My son is "behind" as well, but for different reasons. And you know what? It's okay. He is learning. Both my kids can hold an intelligent discussion on politics and religion with any adult (or child). She's 15, he's not quite 14. They are far more "educated" than many of their peers who are in public school.

    What they learn from you, and each other, about life is just as important as the three "Rs."

    God knows what you are going through, and has you in this place for a reason. Go with it, my friend.

    Also, agreeing with Luke in prayer!


Post a Comment

Non-troll comments always welcome! :)

Popular posts from this blog

Reading Curriculum: ABeka Book and BJU Press

Did you know that in the state of Missouri, homeschoolers must teach reading as a separate subject?  I don't know how anyone could homeschool well without teaching their child to read... but OK. 

I got many of my ABeka books used and collected them over time.  I'm glad I came across these readers early in my homeschooling years.  It teaches children to read step-by-step.  I don't think I've seen a more effective reading program for the elementary years.  The children love the stories, and what I appreciate about them is that there is a rich and varied language even in simple-to-read books in this series. 

My set is pretty old, and some are even from the 1960's and no longer listed in the reading series.  I think if I had to do things over again somehow, I think I'd just spend on a curriculum set and be done with it.  That's the thing, though, with homeschooling.  By the time you figure out what the perfect curriculum is for you, your children have graduate…

Homeschooling is NOT So Hard.

I wish I'd have known this starting out. I wish I'd have known that it's actually LESS work to just homeschool your child, than to be an "involved parent" at school.

We've enjoyed elementary school with our older boys. *Most* of the teachers were actually pretty competent and caring (the others, I save for another blog post, another day...). We had the children involved in extra activities like the Spanish Club or Service Club, or choir, and they got a fair bit out of the experience.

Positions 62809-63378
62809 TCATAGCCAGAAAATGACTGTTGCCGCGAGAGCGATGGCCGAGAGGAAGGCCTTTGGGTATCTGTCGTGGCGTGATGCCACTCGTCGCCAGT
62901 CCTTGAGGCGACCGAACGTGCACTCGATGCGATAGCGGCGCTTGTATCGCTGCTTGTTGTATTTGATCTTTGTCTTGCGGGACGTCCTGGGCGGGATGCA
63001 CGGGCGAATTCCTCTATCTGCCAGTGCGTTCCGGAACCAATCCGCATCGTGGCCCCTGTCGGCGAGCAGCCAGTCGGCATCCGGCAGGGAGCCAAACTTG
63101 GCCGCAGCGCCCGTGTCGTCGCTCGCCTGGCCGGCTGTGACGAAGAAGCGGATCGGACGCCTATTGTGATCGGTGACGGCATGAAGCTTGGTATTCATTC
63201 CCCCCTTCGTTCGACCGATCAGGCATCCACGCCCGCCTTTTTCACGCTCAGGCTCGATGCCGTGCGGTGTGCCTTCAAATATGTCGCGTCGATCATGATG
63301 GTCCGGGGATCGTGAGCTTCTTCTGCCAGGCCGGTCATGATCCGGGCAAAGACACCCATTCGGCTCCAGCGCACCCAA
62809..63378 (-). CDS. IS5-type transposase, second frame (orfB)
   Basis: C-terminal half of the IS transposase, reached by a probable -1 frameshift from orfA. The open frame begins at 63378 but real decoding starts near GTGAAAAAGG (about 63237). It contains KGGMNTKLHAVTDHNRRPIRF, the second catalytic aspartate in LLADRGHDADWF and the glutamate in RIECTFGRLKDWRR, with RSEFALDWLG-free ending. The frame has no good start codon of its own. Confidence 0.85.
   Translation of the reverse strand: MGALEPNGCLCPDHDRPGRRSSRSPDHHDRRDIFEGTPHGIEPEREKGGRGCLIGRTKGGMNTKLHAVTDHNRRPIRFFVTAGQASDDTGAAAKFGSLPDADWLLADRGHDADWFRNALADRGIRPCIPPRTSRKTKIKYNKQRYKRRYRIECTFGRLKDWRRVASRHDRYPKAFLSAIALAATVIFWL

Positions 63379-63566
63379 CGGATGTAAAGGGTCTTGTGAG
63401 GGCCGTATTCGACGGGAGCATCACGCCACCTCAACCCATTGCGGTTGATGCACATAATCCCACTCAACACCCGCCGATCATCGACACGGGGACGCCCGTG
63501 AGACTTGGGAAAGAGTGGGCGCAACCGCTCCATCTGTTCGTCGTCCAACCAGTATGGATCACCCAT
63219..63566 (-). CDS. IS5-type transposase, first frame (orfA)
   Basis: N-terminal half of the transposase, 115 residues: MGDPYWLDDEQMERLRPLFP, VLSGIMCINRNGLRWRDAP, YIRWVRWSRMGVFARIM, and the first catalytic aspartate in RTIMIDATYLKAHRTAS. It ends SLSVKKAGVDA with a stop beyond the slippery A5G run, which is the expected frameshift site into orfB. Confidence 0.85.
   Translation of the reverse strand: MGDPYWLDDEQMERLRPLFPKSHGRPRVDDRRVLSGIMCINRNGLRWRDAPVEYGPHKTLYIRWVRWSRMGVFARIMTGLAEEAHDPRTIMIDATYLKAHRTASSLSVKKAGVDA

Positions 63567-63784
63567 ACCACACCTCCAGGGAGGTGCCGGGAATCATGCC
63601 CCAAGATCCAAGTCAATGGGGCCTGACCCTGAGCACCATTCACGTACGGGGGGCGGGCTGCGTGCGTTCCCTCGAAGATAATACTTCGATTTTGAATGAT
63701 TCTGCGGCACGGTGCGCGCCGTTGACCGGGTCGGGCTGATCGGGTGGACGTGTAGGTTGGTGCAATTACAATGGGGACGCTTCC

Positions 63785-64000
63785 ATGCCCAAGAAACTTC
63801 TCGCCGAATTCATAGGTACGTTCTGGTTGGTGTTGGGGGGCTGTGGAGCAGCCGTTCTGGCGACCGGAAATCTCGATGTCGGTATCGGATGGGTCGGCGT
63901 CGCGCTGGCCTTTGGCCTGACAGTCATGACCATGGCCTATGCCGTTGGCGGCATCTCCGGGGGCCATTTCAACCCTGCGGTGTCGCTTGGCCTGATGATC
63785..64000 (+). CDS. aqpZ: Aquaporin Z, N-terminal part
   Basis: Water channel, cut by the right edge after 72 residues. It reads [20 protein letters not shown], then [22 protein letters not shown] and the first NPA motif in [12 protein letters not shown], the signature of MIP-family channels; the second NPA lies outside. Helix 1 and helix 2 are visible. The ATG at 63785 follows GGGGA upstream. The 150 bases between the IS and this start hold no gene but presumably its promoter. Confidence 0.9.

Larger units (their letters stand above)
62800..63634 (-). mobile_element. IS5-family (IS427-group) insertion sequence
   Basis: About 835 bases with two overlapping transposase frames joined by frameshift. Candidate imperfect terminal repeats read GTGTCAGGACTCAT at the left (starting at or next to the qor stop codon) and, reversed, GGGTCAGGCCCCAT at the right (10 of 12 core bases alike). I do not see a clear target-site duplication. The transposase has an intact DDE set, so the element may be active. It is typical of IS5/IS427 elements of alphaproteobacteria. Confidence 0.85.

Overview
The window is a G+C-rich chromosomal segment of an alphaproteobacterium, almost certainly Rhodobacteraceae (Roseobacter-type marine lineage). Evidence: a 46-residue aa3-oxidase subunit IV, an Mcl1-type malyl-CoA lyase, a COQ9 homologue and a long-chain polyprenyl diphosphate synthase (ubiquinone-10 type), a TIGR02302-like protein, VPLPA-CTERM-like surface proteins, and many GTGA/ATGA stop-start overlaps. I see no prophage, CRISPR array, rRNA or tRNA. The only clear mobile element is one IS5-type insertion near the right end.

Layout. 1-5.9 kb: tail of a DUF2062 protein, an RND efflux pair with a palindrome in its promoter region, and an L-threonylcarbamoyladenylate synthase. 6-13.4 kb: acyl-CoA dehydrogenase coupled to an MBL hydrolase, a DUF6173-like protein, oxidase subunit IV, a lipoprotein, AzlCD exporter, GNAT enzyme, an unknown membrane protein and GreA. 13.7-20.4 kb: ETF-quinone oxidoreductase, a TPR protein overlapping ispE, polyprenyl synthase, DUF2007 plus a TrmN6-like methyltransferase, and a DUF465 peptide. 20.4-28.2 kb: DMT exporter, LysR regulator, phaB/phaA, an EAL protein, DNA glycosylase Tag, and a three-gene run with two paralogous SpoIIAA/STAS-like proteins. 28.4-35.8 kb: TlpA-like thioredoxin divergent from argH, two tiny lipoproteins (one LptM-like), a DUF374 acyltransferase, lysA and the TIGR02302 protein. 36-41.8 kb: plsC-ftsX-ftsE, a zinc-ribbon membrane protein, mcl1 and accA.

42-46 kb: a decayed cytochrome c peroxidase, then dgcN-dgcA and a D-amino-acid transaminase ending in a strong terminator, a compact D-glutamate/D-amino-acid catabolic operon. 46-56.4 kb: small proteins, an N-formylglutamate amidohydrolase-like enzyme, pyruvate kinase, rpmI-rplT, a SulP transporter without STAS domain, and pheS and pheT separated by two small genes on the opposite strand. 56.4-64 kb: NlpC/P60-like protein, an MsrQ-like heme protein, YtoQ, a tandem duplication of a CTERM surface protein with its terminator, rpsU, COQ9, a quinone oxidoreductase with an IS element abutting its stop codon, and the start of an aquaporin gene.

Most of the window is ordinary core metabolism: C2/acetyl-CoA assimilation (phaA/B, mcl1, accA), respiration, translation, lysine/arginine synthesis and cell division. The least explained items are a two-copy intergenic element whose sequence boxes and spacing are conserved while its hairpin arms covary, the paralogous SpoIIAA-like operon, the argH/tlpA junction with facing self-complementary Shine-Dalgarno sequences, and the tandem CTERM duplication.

But it's a LOT of work.

You get about a ton of worksheets that must be done by a certain time. Usually on a day when you're sick or have no time. You get the phone calls about this or that, and about a zillion sheets per day that sometimes contain important news, so you MUST go through them daily. The schools also *love* to throw in half days, teacher in-service days and early dismissals. Not so bad, unless you have children at more than one school and the schedu…

Holiday Gifts for the Homeschool Teacher!

Merrymaking hint:  leave this post up on your phone/ computer for your family to "accidentally" find!  Let the magic begin!

 All teachers love a little appreciation every now and then, including homeschoolers.   I don't know about you, though, but I don't want any apple crap.  So first rule:  no apple crap! 

Otherwise I'm pretty open.  I love getting gifts, even if it's just something small or simple.  One thing I love is when my children want to help out and make lunch or clean up or put their laundry away.  Or just behave themselves and get their math done.  This is a really big thing when you think about it.  

And from the adults in my life, the gift of coffee always shows love - or rather, someone not wanting an "I need coffee" emergency in the middle of winter after a big snowstorm.  Somehow, I always have a lot of coffee in my pantry during the winter months.  (Guess why.) Thanks, D! 

My gallery of homeschool appreciation pics: